Posted on Tuesday, March 8th, 2011 by Russ Fischer
Is Bill Hader going to be one of the next true breakout comedy stars? He’s certainly one of the highlights of Greg Mottola’s Paul, where he steals just about any scene in which he appears — and does so while working opposite some great comic talent. It may be a little early for Bill Hader to really break out in Zach Galifianakis or Danny McBride style, but he’s heading that direction, and now has two films in development that could offer him new ways to earn the affections of a broad audience. (As if SNL wasn’t enough. But it is never enough, as so many movies have proved.)
The Playlist got details on both films. First is Vaughn Meader, which is set up at Ben Stiller’s company and is being written by The Wrestler and Big Fan screenwriter Rob Siegel. The film is based on “American comedian and impersonator” Vaughn Meader, and the actor describes it as being both sweet and fairly dark — exactly what you’d expect from the pen of the man behind Big Fan:
It’s about this guy who did these JFK impressions back in the ‘60s and he had this comedy album called The First Family and it was the biggest selling comedy record… He does this insane, amazing JFK impression and then JFK gets assassinated and his whole career goes away… I would like to do… dark.
But not entirely dark!.
It would be pretty sweet. It’s a real interesting piece and in a weird way it feeds into now, just like people becoming super famous overnight, reality stars and stuff. This guy became crazy famous, the president was talking about this guy and then it all went away.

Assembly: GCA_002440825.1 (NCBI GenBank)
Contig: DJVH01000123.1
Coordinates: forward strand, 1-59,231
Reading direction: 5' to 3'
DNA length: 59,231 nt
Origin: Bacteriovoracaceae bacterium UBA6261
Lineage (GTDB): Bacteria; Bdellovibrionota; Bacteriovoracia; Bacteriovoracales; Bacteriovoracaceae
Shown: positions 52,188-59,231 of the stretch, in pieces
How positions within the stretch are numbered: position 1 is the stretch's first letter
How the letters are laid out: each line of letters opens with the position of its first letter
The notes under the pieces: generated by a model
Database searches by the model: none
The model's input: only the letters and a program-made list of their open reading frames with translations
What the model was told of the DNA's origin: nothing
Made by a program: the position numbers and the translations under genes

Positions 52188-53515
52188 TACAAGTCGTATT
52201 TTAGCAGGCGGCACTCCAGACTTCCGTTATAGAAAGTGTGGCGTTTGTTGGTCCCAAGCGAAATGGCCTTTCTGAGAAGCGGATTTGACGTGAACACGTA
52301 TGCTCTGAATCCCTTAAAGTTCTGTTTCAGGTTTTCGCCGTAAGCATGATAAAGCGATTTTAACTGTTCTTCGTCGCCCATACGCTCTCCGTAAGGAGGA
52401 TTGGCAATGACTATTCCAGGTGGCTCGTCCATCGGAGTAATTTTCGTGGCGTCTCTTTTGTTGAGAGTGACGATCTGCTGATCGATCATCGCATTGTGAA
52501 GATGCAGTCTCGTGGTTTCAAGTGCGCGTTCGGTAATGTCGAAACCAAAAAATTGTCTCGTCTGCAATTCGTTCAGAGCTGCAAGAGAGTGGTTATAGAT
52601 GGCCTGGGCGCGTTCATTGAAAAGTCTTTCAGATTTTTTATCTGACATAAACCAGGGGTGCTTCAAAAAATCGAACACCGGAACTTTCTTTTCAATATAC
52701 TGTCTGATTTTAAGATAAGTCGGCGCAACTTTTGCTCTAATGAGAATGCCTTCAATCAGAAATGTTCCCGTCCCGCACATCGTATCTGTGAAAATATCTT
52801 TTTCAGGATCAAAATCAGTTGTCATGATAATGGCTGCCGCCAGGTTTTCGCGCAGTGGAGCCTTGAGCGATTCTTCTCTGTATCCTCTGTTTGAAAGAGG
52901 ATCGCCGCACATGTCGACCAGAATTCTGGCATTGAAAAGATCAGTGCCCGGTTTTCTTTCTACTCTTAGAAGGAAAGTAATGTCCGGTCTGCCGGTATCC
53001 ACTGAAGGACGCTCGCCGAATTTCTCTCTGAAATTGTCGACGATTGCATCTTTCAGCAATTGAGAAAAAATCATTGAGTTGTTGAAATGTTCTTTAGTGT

Here’s video of the real Vaughn Meader performing, and you can find more via a quick YouTube search:
And then there is Henchman, which Akiva Schaffer would direct, and which originally took life as a Black List script by Russell Sharman, Owen Egerton and Chris Mass called Bobbie Sue. That script is being reworked into Henchman, which will be an action comedy informed to some extent by the Paul Greengrass shakycam style.
The film is about two guys who don’t realize it, but they’re two henchman for like the badguy in a ‘Bourne’ movie and then they slowly figure who that they’re working for the wrong guys, but like doing it in the actual style of a ‘Bourne’ movie.
Sounds like a great entry point, and a nice flipside to a buddy film like The Other Guys, especially depending on who would play the other lead.Cool Posts From Around the Web: